Meet Ade – Contributor

Ade Adeniji is a Coach, Group Facilitator and Co-founder of The Quest. He is also a master-storyteller and improviser. Born in London, he spent his late childhood and adolescence in Nigeria. He is an explorer at heart and  spent many years searching for himself, only to recently discover that he was never lost, he had simply been hiding from himself. He divides his time between London and Amsterdam, where he lives with his partner.

In his own words:

You love storytelling, why do you think it is such an import part of releasing the pain from the past and finding the way back home to living authentically?

We all have stories to tell and I believe that those stories are meant to be told. When our stories are not told, they simply lie dormant, desperately waiting for that moment when they will be birthed.

In my own life, I noticed that by not sharing stories about the ups and downs of my life journey, I gradually started developing a sense of guilt and shame regarding the events from my past. In some cases, the longer I hid my story, the more I started to distort the event itself. I would find myself glamorising moments of pain, so that when I would share the story with others, I would play down any pain that I had felt when the original event occurred.

I find that sharing stories with others allows us to connect the dots of our life. Those shared stories are like breadcrumbs that we have scattered along the path that we have travelled, from childhood, through adolescence and well into adulthood. Telling our stories is our way of retracing our steps home.

In sharing our stories, over and over, we start to understand how we developed into who we are today. We start to reconnect with our authentic self, by letting go of the toxic pain and emotional wounds of our story. In the words of Iyanla Vanzant, “when you can tell the story and it doesn’t bring up any pain, you know it is healed.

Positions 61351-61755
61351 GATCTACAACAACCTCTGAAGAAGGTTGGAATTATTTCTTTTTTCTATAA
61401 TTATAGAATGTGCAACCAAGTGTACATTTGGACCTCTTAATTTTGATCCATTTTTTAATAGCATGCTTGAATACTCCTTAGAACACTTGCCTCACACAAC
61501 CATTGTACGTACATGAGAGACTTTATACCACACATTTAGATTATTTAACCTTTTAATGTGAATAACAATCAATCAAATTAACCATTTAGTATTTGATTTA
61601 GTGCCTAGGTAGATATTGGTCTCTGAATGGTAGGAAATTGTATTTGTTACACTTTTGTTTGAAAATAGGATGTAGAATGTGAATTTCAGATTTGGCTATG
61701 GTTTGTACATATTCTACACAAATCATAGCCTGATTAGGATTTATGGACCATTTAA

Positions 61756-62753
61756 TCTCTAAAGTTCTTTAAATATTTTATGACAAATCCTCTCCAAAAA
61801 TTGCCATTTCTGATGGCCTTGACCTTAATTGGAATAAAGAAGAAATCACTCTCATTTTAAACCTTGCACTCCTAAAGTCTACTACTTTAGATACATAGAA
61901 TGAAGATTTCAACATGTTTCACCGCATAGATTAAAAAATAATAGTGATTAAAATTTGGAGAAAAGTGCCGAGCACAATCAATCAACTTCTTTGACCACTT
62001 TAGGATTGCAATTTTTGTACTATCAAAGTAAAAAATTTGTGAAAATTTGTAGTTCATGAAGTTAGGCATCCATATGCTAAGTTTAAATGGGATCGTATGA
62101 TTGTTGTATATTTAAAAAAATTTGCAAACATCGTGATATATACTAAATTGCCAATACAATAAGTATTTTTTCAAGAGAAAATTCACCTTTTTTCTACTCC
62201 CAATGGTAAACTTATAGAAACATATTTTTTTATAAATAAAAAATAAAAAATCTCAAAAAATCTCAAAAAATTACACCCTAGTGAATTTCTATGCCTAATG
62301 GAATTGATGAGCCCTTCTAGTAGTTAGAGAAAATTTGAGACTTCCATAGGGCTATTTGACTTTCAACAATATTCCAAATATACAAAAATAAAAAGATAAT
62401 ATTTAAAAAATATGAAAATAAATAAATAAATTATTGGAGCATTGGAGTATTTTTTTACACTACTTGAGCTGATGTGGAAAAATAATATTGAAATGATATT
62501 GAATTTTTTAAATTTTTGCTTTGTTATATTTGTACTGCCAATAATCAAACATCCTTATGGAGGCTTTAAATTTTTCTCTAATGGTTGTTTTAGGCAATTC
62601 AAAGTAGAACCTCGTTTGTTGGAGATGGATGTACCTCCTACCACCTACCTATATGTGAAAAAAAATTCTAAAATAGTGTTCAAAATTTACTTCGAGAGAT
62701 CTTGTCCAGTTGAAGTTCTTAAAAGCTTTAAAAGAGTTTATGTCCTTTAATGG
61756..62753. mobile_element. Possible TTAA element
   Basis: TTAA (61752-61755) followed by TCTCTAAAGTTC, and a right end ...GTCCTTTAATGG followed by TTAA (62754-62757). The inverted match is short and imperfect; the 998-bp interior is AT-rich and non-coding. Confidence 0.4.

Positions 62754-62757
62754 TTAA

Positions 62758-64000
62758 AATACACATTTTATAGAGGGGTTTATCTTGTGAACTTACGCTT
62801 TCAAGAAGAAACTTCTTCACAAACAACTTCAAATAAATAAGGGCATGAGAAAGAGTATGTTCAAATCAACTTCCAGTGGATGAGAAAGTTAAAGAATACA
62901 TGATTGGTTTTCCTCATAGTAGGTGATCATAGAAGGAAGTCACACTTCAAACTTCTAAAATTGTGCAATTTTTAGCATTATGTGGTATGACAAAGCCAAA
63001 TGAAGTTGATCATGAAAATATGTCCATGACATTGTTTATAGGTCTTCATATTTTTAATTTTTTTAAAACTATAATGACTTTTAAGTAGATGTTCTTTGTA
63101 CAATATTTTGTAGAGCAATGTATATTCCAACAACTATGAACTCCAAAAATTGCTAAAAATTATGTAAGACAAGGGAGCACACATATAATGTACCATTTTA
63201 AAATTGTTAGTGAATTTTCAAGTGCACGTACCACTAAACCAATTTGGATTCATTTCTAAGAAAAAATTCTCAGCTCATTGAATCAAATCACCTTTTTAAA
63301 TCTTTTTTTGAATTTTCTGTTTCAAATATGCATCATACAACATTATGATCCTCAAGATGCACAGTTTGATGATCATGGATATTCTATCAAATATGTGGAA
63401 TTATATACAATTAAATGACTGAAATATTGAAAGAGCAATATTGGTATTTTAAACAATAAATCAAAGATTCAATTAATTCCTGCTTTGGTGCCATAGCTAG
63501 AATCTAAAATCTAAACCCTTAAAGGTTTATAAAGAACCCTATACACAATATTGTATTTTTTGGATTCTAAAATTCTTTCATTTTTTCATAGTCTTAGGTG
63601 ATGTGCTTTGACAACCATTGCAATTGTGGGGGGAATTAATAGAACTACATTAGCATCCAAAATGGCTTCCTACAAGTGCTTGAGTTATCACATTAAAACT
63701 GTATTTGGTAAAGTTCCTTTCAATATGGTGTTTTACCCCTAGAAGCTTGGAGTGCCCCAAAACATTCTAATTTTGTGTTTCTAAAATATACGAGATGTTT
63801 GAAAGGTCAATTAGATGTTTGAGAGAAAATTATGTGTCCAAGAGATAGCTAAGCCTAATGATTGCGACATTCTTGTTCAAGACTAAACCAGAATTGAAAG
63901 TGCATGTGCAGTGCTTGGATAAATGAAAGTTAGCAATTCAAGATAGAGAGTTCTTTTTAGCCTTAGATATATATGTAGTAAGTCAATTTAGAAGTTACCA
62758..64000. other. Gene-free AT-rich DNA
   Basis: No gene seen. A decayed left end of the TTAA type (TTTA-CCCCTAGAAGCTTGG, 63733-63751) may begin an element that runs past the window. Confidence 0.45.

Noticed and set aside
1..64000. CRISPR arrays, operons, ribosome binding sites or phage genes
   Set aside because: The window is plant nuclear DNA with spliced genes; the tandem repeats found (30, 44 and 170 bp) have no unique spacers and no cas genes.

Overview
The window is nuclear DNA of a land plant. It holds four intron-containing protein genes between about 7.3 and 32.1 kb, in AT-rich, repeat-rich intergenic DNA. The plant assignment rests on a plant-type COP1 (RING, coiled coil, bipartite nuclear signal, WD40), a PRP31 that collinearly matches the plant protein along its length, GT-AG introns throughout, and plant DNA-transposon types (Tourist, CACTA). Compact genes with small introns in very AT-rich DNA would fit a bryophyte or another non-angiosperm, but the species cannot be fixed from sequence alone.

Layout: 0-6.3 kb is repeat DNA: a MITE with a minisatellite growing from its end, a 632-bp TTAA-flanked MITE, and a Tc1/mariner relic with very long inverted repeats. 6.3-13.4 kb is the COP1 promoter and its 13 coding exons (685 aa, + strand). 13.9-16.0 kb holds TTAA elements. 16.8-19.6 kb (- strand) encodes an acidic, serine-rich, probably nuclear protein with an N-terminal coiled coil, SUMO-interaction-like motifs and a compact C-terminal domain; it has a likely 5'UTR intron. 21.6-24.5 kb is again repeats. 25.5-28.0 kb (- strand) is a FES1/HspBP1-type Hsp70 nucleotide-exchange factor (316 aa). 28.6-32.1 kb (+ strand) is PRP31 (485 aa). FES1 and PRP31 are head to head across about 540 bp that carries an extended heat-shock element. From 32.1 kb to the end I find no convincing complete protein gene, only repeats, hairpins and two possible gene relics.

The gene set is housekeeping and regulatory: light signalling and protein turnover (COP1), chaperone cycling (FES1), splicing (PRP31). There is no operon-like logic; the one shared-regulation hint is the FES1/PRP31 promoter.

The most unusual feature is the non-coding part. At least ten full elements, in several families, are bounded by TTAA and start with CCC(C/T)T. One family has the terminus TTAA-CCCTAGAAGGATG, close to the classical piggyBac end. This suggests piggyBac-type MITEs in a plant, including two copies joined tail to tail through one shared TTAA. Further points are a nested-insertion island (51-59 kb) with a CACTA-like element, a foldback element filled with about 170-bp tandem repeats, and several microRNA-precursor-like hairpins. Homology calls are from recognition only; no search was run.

The insights gained from the telling of our story and the hearing of them by others, can help us live more comfortably in our own skin, so that we can then start treating ourselves with better self-understanding, more compassion and self-love.

Do you think a book like Love Me As I Am will make a difference to how the gay community is perceived by the heterosexual mainstream?

What I really love about ‘Love Me As I Am’ is that we get to hear from a range of gay men about their own unique journey. The book charts the process that many gay men go through from childhood into adulthood and I feel this will give the readers an insight into what is really going on beneath the surface of the lives of many gay men.

The guys who have shared their stories are regular people that you might share an office with, see in the local supermarket, meet on a bus or see in any of the many places that human beings go. These guys give the reader access to all aspects of their lives – the beautiful, the ugly, the pain and the joy. The stories are deeply moving and are shared with such honesty and rawness.

I feel that regardless of the sexual orientation of the reader, each person will walk away recognising that we all have a deep yearning to be loved exactly as we are.

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